I was lying in bed in the early morning hours, unable to sleep. Suddenly, a rush of water flooded the sheets. I was 37 weeks pregnant and the time had come, taking us all by surprise. The first test of faith came early with the decision to either follow doctor’s orders and go straight to the hospital, or stay home. At home we would be in privacy, in peace, and under only God’s protection. The faith of my husband was greater than mine and we stayed home. He ran to the store to get supplies. I sat alone on my bed. Silently. Peaceful, yet anxious. I waited and prayed for something to happen. I recognized in those silent moments that my faith was weak and the intervention I needed was not medical, but divine. Eventually and slowly the tide began to sweep over me. As pain filled my body, relief and gratitude filled my soul.
He came home. We relocated to the couches, and laid in the darkness. Waiting. Pretending to sleep. Trying to rest. Uncertain of what would lie ahead. Taking note of every sensation. The pain soon moved into my back. No relief was offered between surges. Intensity grew and pain remained constant. We got up and ate something.
As dawn broke, my body was filled with power and overwhelming movement. It was painful, it was intense, and it was all I could think about. We took a short walk, stopping every few moments to rest through the growing tidal waves that were enveloping me. We went home. We ate a real breakfast. We intended to go for another walk, but I said maybe later. I laid down to rest on my side on the couch.
I moaned and moaned with each passing surge. The music I had picked out was too distracting. Relaxing hymns on a solo piano were better. Soon the sensations overcame me and I became consumed in a sea of confusion. I was entering the Dark Forest of Uncertainty. I began to doubt everything– my body, my self, my husband, my faith, God, whether or not I was really in labor. Maybe I was just really sick…? Andy thought the contractions were still 15 minutes apart. I thought they were coming on top of each other. Every time he would ask me a question, I could only moan a mournful “I don’t knooooooooow…” At some point, amidst all this uncertainty I suddenly became staunchly determined of one thing. It was time to leave. I don’t care what anyone says, I don’t know what is going on, I just know we have to leave NOW. Get ready. Get the bags. Get the birth plan. And shut up.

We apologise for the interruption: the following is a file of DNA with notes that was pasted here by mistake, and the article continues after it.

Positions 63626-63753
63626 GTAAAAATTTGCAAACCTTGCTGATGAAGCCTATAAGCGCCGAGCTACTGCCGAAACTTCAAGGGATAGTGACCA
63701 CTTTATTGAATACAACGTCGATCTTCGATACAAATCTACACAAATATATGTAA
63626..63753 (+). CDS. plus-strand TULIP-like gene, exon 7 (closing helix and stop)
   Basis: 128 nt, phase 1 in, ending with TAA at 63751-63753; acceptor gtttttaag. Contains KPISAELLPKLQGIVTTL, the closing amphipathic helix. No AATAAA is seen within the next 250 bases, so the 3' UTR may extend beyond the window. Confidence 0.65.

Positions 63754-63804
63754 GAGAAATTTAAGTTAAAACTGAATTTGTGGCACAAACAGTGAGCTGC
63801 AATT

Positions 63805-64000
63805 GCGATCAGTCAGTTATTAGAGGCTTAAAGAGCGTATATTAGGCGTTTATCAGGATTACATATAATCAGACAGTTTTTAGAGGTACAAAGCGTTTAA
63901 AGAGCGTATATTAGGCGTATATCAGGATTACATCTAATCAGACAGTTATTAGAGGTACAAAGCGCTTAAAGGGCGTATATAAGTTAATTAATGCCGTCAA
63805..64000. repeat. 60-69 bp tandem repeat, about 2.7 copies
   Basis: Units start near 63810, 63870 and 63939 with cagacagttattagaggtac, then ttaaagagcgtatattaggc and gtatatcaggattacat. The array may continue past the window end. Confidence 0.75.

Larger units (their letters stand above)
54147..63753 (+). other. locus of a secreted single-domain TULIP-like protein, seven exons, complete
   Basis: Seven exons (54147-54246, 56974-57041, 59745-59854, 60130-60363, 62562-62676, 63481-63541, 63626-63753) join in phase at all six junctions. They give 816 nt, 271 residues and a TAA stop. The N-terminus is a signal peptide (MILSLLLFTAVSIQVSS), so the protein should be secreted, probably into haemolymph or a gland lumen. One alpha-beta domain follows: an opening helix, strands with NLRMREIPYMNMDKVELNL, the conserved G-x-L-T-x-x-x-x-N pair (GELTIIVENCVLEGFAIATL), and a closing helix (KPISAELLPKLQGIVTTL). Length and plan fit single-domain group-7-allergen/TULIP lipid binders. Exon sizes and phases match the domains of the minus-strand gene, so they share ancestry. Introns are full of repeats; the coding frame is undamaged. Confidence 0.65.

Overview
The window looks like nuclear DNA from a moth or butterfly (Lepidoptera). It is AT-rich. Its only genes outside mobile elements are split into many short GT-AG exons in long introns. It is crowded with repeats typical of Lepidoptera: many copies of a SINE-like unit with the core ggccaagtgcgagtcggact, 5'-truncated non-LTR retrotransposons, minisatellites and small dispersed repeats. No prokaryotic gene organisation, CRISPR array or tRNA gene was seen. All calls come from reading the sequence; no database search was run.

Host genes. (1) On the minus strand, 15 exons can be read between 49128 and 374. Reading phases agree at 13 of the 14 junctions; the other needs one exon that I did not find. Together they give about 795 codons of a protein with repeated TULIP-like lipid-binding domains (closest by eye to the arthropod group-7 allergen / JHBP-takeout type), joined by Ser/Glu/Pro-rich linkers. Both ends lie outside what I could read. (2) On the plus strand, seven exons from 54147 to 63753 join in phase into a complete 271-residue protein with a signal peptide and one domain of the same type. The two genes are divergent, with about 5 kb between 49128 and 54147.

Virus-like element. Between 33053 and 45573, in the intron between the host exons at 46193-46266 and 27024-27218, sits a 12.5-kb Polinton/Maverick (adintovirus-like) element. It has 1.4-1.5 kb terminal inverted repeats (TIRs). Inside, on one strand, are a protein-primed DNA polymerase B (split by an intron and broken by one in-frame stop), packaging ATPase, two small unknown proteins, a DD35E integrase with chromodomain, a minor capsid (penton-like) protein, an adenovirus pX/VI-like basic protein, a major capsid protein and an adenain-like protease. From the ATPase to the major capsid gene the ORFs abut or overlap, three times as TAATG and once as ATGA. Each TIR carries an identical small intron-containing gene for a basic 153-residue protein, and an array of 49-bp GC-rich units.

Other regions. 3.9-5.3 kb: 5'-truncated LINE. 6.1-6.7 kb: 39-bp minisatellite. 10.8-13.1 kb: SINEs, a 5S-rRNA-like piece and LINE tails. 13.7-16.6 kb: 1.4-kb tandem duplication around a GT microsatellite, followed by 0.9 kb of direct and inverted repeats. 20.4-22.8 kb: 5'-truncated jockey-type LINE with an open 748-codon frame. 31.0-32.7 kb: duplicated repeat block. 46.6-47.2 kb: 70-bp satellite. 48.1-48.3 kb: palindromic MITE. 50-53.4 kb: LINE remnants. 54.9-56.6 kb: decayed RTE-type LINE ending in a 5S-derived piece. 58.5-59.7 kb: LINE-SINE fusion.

As I waited, I bounced on the birth ball with my head on the back of the couch. While Andy was in the other room, I suddenly felt the first break I’d had in hours. For just a few minutes, peace swept over me like a warm blanket. I was thankful, but I knew what this meant– Transition. I didn’t dare speak this out loud or tell Andy. It was too intimidating to imagine being that close to the birth of our child.
We arrived in the parking lot at 7:00 in the morning. We knew this would be my last chance to eat, so I took a bite of a granola bar and immediately threw up all over the parking lot. Oh well.